FIG. 10A depicts an adjusted value of Vbl and Vsl as a function of Nwl, in accordance with steps 835 and 836, respectively, of FIG. 8D.

FIG. 10B depicts an adjusted value of VvE as a function of Nwl, in accordance with step 832 of FIG. 8D.

FIG. 11A depicts current flow in NAND strings during an example all bit line sensing process of an erase-verify test.

FIG. 11B depicts current flow in NAND strings during a sensing process of even-numbered bit lines in connection with an erase-verify test.

FIG. 11C depicts current flow in NAND strings during a sensing process of odd-numbered bit lines in connection with an erase-verify test.

FIG. 12 depicts an example sensing circuit which includes the sense amplifier SA0 and NAND string NS0 of FIG. 3.

FIG. 13A depicts a sensed current for the sensing scheme of FIG. 11A, where a current sense time is an adjustable parameter, in accordance with step 834 of FIG. 8D.

FIG. 13B depicts a sensed current for the sensing scheme of FIG. 11A, where a current trip level is an adjustable parameter, in accordance with step 830 of FIG. 8D.

FIG. 13C depicts sensed currents for the sensing scheme of FIG. 11A, where a level of Vsl is an adjustable parameter, in accordance with step 836 of FIG. 8D.

FIG. 14A depicts a sensed voltage for the sensing scheme of FIGS. 11B and 11C, where a voltage sense time is an adjustable parameter, in accordance with step 834 of FIG. 8D.

FIG. 14B depicts a sensed voltage for the sensing scheme of FIGS. 11B and 11C, where a voltage trip level is an adjustable parameter, in accordance with step 831 of FIG. 8D.

FIG. 14C depicts sensed voltages for the sensing scheme of FIGS. 11B and 11C, where a level of Vsl is an adjustable parameter, in accordance with step 836 of FIG. 8D.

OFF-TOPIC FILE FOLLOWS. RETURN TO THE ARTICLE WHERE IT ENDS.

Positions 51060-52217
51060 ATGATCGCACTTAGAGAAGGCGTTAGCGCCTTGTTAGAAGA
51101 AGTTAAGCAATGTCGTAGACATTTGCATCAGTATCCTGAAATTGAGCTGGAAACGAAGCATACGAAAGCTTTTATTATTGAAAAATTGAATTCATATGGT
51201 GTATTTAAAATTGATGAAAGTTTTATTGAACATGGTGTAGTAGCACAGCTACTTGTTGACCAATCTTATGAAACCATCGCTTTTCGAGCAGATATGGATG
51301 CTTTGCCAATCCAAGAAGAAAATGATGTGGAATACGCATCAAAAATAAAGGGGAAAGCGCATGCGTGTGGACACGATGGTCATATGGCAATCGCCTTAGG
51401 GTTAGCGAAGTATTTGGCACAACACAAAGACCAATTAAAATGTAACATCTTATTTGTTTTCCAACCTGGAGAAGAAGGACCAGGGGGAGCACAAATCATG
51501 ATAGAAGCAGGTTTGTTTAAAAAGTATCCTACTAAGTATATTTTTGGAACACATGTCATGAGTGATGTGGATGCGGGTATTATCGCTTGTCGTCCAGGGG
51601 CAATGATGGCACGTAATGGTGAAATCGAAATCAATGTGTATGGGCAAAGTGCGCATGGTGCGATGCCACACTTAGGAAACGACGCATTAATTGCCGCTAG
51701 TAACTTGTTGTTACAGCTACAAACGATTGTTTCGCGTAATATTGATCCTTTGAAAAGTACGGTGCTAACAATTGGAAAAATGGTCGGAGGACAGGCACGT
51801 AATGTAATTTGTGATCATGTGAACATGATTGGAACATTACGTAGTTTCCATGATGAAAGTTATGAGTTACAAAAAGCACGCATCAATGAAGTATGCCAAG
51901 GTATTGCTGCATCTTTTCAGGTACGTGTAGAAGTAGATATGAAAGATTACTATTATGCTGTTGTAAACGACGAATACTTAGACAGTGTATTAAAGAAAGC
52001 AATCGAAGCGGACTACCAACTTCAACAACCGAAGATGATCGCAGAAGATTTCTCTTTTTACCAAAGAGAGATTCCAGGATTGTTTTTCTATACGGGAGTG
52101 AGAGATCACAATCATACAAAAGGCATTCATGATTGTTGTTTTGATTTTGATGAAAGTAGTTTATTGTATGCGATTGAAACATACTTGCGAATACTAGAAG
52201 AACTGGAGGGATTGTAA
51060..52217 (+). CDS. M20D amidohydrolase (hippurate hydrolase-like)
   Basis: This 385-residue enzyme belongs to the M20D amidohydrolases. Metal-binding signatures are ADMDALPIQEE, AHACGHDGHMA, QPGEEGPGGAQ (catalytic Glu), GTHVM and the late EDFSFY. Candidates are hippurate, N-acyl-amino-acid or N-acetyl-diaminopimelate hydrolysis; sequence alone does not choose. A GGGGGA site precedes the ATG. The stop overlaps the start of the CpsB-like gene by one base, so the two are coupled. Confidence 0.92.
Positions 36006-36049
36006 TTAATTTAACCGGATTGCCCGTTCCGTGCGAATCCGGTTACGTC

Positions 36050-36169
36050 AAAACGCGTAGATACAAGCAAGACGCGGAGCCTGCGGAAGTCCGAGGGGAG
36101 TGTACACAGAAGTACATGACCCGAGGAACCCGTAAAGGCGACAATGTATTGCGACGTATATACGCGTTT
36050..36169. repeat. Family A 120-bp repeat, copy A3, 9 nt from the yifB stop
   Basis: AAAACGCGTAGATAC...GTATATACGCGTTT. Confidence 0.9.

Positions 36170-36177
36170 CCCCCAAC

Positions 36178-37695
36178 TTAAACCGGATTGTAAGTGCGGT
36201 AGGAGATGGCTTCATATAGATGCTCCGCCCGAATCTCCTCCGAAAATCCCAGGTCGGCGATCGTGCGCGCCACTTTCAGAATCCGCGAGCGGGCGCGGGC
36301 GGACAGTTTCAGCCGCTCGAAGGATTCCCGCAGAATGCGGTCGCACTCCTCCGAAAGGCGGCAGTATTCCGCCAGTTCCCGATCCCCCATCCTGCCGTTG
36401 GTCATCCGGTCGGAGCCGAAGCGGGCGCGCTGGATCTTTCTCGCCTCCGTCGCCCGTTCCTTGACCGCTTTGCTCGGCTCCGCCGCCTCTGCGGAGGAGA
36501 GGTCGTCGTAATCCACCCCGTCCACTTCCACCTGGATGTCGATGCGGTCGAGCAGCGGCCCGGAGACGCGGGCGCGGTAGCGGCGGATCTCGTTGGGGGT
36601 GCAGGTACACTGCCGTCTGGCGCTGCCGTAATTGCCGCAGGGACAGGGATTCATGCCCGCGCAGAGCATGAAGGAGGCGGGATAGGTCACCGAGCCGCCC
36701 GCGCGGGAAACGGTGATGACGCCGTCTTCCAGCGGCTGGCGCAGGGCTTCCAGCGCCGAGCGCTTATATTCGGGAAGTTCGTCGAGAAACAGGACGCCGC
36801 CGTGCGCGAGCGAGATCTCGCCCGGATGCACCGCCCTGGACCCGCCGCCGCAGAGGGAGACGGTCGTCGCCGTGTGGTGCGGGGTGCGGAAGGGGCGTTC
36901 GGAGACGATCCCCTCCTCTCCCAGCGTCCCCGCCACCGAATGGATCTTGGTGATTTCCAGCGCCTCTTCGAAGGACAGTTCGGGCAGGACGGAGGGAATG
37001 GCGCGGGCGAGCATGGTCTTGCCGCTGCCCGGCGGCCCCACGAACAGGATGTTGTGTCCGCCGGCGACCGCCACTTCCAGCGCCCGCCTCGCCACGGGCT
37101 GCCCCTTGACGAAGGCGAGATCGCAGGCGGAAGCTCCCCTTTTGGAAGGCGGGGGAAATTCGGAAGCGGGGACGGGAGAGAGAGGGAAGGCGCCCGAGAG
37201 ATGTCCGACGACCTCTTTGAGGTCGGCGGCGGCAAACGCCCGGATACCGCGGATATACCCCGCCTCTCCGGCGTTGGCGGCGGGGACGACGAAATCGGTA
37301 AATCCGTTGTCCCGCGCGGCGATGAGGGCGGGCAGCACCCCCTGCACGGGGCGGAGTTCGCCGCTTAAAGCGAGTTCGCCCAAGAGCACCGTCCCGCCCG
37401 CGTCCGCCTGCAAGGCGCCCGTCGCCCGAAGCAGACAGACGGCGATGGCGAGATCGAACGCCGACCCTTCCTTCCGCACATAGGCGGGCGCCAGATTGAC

FIG. 15A depicts a voltage of unselected word lines during a process for measuring a reference combined current or an additional combined current in a set of NAND strings, in accordance with FIG. 8B.

FIG. 15B depicts a voltage of a selected word line, WLn, during a process for measuring an additional combined current in a set of NAND strings, in accordance with step 814 of FIG. 8B.

FIG. 15C depicts a voltage of another selected word line, WLm, during a process for measuring an additional combined current in a set of NAND strings, in accordance with step 814 of FIG. 8B.

DETAILED DESCRIPTION

Technology is described herein for detecting a number of programmed word lines in a non-volatile memory device such as a NAND memory device.

In a NAND memory device, data is programmed into memory cells in various blocks over the memory die. Each block comprises multiple word line (WLs). A memory management system may be used which allows a relatively small amount of data (e.g., system data) to be written to a block. Some time later, the block is erased. Depending on a usage pattern of a host, the system may only program one word line or the first few word lines in a block before erasing the block. The block is only partially programmed in this case.

In the case of 2D NAND memory, an erase operation typically involves applying an erase voltage to the substrate on which the block is formed followed by performing an erase-verify test for the NAND strings. In the case of 3D NAND memory, an erase operation typically involves applying an erase voltage to one or both ends of a NAND string, then reducing the word line voltage. Or, the erase operation for the 3D NAND memory could be the same as for 2D NAND memory depending on the architecture of the 3D NAND memory. Subsequently, an erase-verify test is performed.